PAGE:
Since France’s last nuclear bomb exploded in the Pacific in January 1996, it has had to face little international fallout. But now a local commission of inquiry has exposed the widespread effects of its nuclear testing.
For years, workers who staffed French nuclear test sites at Moruroa and Fangataufa atolls have been campaigning for compensation over radiation exposure. Their association, Moruroa e Tatou (Moruroa and Us), has over 4,000 members and has launched court cases in Paris for medical support and access to health records. Some workers face serious cancers that they attribute to radiation exposure. They are also worried about possible effects on the wider community from atmospheric testing in the 1960s and 1970s: French Polynesia has three times the rate of thyroid cancer to other comparable Pacific populations.
Their campaign was enhanced by the 2004 election victory of the Union for Democracy coalition (UPLD) led by anti-nuclear and independence campaigner Oscar Temaru. In 2005 the local Assembly in French Polynesia established a six-month inquiry into the health and environmental impacts of the 46 atmospheric nuclear tests conducted in French Polynesia between 1966 and 1974. The Commission was chaired by long-time anti-nuclear activist Tea Hirshon, an elected member of the governing UPLD coalition.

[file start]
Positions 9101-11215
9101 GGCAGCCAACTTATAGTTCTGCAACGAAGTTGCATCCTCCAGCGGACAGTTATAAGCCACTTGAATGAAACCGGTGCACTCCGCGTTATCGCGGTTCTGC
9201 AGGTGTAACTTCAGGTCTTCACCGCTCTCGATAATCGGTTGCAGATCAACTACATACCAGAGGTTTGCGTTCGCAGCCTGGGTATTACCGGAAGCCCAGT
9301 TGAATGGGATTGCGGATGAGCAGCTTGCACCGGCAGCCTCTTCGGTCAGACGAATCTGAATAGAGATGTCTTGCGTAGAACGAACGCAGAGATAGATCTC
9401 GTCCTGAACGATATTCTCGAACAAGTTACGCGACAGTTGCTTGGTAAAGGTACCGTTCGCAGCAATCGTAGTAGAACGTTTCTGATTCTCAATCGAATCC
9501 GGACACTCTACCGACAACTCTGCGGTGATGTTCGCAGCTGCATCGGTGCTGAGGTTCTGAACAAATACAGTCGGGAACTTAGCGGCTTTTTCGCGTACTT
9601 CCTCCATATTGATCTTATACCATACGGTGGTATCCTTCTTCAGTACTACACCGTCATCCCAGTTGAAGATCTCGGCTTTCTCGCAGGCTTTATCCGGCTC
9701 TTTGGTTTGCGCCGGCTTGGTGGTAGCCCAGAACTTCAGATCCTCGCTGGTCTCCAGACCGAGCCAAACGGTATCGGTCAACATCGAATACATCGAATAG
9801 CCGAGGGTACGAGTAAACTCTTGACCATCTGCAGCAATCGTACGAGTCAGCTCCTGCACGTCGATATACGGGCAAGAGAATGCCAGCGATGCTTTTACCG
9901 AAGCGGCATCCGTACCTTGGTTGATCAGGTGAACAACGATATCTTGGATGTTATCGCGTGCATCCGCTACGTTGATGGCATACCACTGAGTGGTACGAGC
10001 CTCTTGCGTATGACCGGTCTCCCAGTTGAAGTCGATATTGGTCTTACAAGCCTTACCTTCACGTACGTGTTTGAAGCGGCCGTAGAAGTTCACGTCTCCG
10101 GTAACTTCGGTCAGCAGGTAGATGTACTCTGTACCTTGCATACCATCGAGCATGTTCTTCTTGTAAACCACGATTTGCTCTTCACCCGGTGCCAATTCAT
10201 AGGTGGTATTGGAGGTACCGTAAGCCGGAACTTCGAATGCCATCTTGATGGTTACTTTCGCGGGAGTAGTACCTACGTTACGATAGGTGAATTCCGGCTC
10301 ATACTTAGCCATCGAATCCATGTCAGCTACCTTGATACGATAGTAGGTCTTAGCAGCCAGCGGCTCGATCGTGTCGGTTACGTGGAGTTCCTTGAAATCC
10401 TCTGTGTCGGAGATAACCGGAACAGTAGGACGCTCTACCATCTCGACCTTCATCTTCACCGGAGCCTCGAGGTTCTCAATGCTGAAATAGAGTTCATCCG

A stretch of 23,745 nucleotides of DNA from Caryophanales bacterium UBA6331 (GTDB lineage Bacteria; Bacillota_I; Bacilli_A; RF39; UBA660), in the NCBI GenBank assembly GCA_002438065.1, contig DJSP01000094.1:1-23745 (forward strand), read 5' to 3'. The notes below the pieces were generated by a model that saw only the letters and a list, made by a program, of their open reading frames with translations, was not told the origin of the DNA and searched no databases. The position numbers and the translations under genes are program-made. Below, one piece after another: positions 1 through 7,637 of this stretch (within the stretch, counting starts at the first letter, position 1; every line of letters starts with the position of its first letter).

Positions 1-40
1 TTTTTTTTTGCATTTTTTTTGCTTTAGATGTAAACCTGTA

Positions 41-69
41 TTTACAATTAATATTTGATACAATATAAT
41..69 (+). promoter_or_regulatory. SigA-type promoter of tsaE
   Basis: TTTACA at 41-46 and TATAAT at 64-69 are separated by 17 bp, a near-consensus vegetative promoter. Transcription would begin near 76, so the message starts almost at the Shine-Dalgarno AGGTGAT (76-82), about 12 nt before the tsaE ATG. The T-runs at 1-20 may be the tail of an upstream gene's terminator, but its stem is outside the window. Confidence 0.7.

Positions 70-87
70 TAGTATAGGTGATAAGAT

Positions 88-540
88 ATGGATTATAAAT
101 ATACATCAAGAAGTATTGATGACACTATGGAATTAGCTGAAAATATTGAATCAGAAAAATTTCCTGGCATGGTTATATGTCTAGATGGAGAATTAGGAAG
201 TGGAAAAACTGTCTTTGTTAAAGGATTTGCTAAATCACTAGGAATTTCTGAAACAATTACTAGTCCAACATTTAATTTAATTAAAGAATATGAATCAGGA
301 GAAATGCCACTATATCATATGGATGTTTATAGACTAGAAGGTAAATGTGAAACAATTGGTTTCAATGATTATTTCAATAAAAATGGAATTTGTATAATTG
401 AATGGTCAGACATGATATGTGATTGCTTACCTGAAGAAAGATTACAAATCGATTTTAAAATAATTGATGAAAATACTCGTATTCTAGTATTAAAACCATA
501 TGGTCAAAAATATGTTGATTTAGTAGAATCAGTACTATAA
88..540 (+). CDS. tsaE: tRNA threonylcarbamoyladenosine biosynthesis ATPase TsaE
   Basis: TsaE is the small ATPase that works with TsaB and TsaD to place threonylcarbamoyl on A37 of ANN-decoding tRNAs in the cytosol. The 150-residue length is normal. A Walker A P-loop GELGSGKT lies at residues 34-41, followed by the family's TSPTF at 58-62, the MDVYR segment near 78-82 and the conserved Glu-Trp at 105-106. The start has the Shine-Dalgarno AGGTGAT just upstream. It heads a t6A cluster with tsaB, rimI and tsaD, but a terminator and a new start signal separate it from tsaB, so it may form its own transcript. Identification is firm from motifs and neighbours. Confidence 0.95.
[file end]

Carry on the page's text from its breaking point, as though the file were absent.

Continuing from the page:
The Hirshon Commission report – tabled in the local Assembly on 9 February this year and presented at a seminar in Paris later that month – confirms there was radiological fallout from the 1960s atmospheric tests on islands near the test sites, such as Mangareva and Tureai. But the Commission was hampered by the refusal of the French Government to co-operate with its work. Requests for documents went unanswered and when Commission members sought permission to visit the test site on Moruroa, the French Ministry of Defence failed to respond.
‘In spite of all its declarations of transparency, does the Defence Ministry still have secrets to hide from the Polynesian people?’ asks Hirshon. ‘How can we be surprised today that medical experts find certain diseases such as acute myeloid leukaemia, considered to be induced by radioactivity, are four times more common in Polynesia than in the rest of the world?’
The Commission’s detailed report recommends that the French Government cleans up contaminated sites on Mangareva, Tureai and other atolls near Moruroa and conducts an inventory of nuclear waste dumped in lagoons or offshore. It also recommends that the French create an archive and memorial centre on nuclear testing with a commission of historians to document the nuclear era, establish a radiological analysis laboratory in French Polynesia, and create a medical monitoring service especially for former workers who staffed the test sites.
For the 40th anniversary of the first French nuclear test in July this year, Moruroa e Tatou is planning a conference and other activities to keep the issue on the international agenda. Read more at http://www.obsarm.org>